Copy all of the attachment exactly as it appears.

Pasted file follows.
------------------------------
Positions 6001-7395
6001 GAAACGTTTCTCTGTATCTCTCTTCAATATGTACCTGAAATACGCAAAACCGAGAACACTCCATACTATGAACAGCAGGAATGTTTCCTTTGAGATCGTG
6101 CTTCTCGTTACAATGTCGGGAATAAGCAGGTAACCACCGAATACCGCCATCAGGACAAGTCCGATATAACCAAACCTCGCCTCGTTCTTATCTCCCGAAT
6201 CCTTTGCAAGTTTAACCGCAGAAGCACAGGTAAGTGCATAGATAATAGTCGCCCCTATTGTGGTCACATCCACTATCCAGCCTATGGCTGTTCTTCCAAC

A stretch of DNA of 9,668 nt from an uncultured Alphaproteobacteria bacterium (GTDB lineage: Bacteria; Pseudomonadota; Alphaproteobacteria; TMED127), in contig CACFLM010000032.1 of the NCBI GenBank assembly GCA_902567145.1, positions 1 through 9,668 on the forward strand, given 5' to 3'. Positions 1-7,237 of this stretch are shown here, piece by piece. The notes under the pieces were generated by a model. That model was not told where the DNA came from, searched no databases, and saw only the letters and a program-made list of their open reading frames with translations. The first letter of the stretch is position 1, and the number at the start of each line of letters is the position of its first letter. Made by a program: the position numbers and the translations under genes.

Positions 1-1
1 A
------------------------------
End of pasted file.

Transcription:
Positions 6001-7395
6001 GAAACGTTTCTCTGTATCTCTCTTCAATATGTACCTGAAATACGCAAAACCGAGAACACTCCATACTATGAACAGCAGGAATGTTTCCTTTGAGATCGTG
6101 CTTCTCGTTACAATGTCGGGAATAAGCAGGTAACCACCGAATACCGCCATCAGGACAAGTCCGATATAACCAAACCTCGCCTCGTTCTTATCTCCCGAAT
6201 CCTTTGCAAGTTTAACCGCAGAAGCACAGGTAAGTGCATAGATAATAGTCGCCCCTATTGTGGTCACATCCACTATCCAGCCTATGGCTGTTCTTCCAAC

A stretch of DNA of 9,668 nt from an uncultured Alphaproteobacteria bacterium (GTDB lineage: Bacteria; Pseudomonadota; Alphaproteobacteria; TMED127), in contig CACFLM010000032.1 of the NCBI GenBank assembly GCA_902567145.1, positions 1 through 9,668 on the forward strand, given 5' to 3'. Positions 1-7,237 of this stretch are shown here, piece by piece. The notes under the pieces were generated by a model. That model was not told where the DNA came from, searched no databases, and saw only the letters and a program-made list of their open reading frames with translations. The first letter of the stretch is position 1, and the number at the start of each line of letters is the position of its first letter. Made by a program: the position numbers and the translations under genes.

Positions 1-1
1 A